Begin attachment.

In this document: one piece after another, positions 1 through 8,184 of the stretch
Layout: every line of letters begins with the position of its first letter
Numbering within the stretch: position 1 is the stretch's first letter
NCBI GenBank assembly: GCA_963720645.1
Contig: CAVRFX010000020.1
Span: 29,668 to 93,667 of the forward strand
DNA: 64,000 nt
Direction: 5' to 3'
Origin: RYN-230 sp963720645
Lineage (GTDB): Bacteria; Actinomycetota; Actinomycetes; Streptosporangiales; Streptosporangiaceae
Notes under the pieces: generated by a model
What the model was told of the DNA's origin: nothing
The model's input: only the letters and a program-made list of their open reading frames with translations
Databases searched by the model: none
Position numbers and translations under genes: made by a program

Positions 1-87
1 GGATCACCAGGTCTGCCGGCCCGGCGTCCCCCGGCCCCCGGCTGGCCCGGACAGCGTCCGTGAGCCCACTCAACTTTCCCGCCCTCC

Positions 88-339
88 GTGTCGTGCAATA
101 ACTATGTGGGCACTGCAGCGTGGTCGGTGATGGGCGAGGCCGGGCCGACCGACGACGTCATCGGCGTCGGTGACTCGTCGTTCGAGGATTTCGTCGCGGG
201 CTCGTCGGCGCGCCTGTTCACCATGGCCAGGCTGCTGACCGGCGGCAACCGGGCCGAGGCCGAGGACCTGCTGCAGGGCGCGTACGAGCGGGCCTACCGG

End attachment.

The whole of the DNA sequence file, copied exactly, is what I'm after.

In this document: one piece after another, positions 1 through 8,184 of the stretch
Layout: every line of letters begins with the position of its first letter
Numbering within the stretch: position 1 is the stretch's first letter
NCBI GenBank assembly: GCA_963720645.1
Contig: CAVRFX010000020.1
Span: 29,668 to 93,667 of the forward strand
DNA: 64,000 nt
Direction: 5' to 3'
Origin: RYN-230 sp963720645
Lineage (GTDB): Bacteria; Actinomycetota; Actinomycetes; Streptosporangiales; Streptosporangiaceae
Notes under the pieces: generated by a model
What the model was told of the DNA's origin: nothing
The model's input: only the letters and a program-made list of their open reading frames with translations
Databases searched by the model: none
Position numbers and translations under genes: made by a program

Positions 1-87
1 GGATCACCAGGTCTGCCGGCCCGGCGTCCCCCGGCCCCCGGCTGGCCCGGACAGCGTCCGTGAGCCCACTCAACTTTCCCGCCCTCC

Positions 88-339
88 GTGTCGTGCAATA
101 ACTATGTGGGCACTGCAGCGTGGTCGGTGATGGGCGAGGCCGGGCCGACCGACGACGTCATCGGCGTCGGTGACTCGTCGTTCGAGGATTTCGTCGCGGG
201 CTCGTCGGCGCGCCTGTTCACCATGGCCAGGCTGCTGACCGGCGGCAACCGGGCCGAGGCCGAGGACCTGCTGCAGGGCGCGTACGAGCGGGCCTACCGG